The pivot

Postby Louis Swaim » Mon Dec 17, 2007 6:15 pm

Greetings,

Here's a nice online resource I just found. This link is to the kai-he term. Some of the glosses are similar to the Hanyu da cidian. Gloss #2 is for the Sunzi usage, with some useful commentaries.
http://zdic.net/cd/ci/4/ZdicE5ZdicBCZdic80255494.htm

Note: For the more expansive definitions and historical examples, you may need to click on the right-hand of the two tabs.

The site is very useful! It includes a zidian (single-character dictionary), cidian (phrase/compound dictionary), a chengyu (proverb) dictionary, and other tools. Very Cool!

Take care,
Louis

[This message has been edited by Louis Swaim (edited 12-19-2007).]
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Postby Louis Swaim » Mon Dec 17, 2007 6:57 pm

Here also is a link to the Ling Shu—sometimes translated the “spiritual pivot”—chapter of the Huangdi Nei Jing (Classic of the Yellow Emperor), the early medical text.

http://www.chinapage.com/medicine/hw1.htm

There are a number of occurrences of the kai-he compound.

--Louis
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Postby Bob Ashmore » Mon Dec 17, 2007 8:09 pm

Ah, to be able to read Chinese.
Alas, I cannot.
I'm sure these articles are very informative, just not for me!
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Postby Louis Swaim » Mon Dec 17, 2007 9:02 pm

Greetings Bob,

Understood. I just wanted to quickly post the links for those who do read Chinese and who may want to do a bit of research. Who knows where it will go?

Take care,
Louis

“Research is formalized curiosity. It is poking and prying with a purpose.”
—Zora Neale Hurston
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Postby Louis Swaim » Wed Dec 19, 2007 6:44 pm

Audi,

In addition to the above links, here is one to the Suwen section of the Huangdi Neijing medical classic: http://www.chinapage.com/big5/science/hw2.htm

This also contains several occurrences of the kai and he terms, and the kaihe compound. Porkert’s explanation of the terms that I mentioned is based upon this text, which clearly uses them to explain polar phases of yin and yang. The terms are used in association with the term shu (pivot, hinge), which is the turning point, if you will, from one phase to the other.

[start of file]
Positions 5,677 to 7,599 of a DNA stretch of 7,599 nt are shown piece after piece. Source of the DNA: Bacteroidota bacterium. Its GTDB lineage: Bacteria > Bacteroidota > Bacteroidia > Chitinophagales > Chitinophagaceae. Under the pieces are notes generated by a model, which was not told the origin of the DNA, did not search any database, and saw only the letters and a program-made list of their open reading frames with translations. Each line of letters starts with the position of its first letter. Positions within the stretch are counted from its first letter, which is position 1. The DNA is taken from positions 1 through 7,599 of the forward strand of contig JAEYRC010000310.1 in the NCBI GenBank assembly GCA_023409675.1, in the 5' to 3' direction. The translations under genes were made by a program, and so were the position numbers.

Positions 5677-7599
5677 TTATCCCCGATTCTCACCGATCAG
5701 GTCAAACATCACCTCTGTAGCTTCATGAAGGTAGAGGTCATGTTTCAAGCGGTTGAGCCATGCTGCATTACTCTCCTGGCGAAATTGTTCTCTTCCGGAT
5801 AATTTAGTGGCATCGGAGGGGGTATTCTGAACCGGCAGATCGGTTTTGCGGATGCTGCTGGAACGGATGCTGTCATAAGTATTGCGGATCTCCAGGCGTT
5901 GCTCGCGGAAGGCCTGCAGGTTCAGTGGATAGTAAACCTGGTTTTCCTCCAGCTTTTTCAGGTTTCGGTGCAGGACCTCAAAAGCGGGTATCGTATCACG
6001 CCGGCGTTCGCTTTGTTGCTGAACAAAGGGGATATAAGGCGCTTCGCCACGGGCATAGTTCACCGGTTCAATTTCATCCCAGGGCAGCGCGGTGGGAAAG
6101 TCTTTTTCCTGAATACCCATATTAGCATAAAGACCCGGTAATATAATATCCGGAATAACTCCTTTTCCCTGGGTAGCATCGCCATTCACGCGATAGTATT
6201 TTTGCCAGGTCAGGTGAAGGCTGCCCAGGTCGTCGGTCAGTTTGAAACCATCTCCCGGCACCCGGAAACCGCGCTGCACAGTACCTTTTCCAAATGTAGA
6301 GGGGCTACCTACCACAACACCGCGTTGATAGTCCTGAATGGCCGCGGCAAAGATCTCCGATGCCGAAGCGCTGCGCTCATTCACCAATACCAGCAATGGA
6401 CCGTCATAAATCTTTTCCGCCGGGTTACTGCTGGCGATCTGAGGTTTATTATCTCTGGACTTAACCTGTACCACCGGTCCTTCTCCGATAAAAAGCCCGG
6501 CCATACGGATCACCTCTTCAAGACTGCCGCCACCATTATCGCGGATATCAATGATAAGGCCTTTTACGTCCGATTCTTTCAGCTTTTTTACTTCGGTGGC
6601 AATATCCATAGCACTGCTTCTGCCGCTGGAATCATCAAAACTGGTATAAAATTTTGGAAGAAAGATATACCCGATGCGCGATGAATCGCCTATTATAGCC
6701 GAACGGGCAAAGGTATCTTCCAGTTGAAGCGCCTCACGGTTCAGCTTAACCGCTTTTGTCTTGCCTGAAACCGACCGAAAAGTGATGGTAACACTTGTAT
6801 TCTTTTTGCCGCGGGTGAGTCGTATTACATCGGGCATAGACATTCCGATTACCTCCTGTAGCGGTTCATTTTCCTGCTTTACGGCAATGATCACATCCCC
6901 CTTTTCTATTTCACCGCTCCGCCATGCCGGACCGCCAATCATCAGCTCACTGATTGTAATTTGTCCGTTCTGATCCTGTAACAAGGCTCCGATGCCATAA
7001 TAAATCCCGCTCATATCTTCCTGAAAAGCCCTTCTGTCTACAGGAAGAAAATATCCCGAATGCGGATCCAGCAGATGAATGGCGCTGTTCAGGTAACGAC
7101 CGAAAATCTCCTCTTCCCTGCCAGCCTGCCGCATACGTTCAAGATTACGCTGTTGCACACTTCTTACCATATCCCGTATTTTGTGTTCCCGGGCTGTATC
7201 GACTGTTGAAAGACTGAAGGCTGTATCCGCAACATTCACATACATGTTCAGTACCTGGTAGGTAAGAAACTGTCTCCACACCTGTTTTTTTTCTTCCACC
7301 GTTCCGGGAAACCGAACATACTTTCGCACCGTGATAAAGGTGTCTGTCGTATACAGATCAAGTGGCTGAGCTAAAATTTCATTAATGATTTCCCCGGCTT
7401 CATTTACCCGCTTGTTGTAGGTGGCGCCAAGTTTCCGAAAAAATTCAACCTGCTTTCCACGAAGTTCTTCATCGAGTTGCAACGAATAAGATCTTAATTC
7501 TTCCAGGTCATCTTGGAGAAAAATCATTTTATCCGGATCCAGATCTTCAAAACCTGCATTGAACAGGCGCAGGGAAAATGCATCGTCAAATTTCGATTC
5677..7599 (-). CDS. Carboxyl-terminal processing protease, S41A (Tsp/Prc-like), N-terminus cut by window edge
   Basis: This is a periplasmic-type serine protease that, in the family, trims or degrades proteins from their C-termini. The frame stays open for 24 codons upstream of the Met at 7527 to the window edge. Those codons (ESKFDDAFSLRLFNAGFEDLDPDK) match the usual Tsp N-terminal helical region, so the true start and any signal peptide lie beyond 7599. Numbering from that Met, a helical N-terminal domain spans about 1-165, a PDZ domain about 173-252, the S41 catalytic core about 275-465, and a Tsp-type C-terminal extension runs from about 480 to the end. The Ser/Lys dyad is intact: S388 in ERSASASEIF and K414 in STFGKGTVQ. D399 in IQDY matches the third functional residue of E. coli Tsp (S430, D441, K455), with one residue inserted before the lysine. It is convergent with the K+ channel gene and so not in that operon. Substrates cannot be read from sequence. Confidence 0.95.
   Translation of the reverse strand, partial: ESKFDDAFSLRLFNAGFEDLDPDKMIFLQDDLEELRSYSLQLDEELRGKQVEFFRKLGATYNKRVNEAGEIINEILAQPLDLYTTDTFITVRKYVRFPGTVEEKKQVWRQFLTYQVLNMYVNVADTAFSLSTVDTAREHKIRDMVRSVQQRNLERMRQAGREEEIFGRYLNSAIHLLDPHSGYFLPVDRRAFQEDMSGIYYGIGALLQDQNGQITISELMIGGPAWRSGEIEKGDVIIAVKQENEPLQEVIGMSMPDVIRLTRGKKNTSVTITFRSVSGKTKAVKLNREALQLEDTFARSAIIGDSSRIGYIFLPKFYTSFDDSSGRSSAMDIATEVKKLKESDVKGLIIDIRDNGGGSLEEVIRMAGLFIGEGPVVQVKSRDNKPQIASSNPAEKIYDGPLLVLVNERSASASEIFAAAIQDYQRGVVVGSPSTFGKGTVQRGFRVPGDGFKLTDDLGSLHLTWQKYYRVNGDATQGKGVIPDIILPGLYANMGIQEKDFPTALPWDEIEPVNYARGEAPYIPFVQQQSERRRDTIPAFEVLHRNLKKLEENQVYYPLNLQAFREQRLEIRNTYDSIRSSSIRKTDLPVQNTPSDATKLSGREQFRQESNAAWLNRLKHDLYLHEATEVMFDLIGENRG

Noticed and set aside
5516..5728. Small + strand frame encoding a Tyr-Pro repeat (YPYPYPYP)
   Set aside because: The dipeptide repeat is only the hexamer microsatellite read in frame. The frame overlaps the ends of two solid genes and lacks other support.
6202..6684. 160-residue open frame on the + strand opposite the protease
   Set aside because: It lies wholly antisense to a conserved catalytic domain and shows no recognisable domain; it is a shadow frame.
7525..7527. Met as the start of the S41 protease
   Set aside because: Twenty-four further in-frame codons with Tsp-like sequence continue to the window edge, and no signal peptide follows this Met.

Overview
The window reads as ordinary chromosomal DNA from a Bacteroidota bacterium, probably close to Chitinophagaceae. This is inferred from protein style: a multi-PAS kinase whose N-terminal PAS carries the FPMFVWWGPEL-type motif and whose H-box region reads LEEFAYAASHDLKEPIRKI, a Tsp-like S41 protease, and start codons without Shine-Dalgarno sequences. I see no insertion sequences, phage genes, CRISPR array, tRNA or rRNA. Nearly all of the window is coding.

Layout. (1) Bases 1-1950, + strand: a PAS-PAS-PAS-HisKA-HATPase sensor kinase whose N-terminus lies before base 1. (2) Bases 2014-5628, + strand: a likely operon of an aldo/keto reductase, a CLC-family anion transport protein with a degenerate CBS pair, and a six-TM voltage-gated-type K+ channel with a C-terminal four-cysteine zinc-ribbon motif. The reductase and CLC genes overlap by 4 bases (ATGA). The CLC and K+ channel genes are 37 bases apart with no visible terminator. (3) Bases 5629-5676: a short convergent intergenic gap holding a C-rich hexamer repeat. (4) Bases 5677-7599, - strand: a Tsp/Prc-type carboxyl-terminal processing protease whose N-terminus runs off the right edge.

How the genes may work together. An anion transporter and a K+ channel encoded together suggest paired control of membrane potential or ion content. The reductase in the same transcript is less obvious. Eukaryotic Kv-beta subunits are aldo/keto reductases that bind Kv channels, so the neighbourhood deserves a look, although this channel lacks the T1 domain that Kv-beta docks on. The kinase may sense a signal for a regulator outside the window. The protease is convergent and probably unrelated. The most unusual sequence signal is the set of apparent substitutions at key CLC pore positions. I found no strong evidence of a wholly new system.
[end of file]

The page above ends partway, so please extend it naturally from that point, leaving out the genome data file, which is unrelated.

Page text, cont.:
--Louis
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Postby Audi » Thu Dec 20, 2007 12:13 am

Greetings Louis,

I am short on time at the moment. But I did some digging in some of your sites on and my own. I found some interesting stuff regarding the organs storing and releasing Jing, blood, Shen, etc., which corresponded with opening and closing. That has allowed me to formulate some ideas that incorporate the pivot you mention.

I also found the site below, which I have not had time to explore. It may have a possible answer. (Warning, the site seems to generate a series of annoying pop-ups that I hope are harmless.)

Chen Style Taijiquan

Take care,
Audi
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Postby Simon Batten » Fri Feb 01, 2008 5:40 am

Bob: for my part, I interpret this as meaning the co-rdination of embryonic breathing with yin/yang movements in the form and in push hands. Of course embryonic breathing was always regarded as the big secret of internal martial arts but there is much information on it now - for instance a very compendious book on it by Yang Jwing Ming and extremely useful chapters in Da Liu's book 'Tai Chi Chuan and Meditation'. Yang Jwing Ming's book 'Tai Chi Theory and Martial Power' also has excellent observations on this. Of course, the Tai Chi classics state that if the mind is on the breathing then no 'essential hardness' can result, which is another way of saying in my view that one should practise embryonic breathing seated first for a while before applying it to form practise, and then of course for a while one has to keep ones mind on the breathing, but one should reach a point where it becomes natural, and 'fine, slow, long and profound.' At that stage it is true that as the saying goes 'The Master doesn't sweat'. Wang was clearly alluding to this proposition, the reason being that at that stage one is easily drawing on ones prenatal breath and no longer struggling to breathe or hold the breath etc, all of which cause excessive perspiration. Kind regards, Simon.
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Postby Audi » Sat Feb 09, 2008 3:52 pm

Greetings all,

Simon, I also wondered whether the original quote referred to "embryonic breathing," but doubted that this fit with the idea of something difficult to explain or that one had to discover for oneself.

I should also say that the Association does not teach "embryonic breathing," but stresses "natural" breathing. "Natural" is one of those concepts that seems simple, but which has many layers. If "embryonic breathing is optional, even if only for basic practice, this also seems inconsistent with the idea of something essential to the form and Tai Chi theory.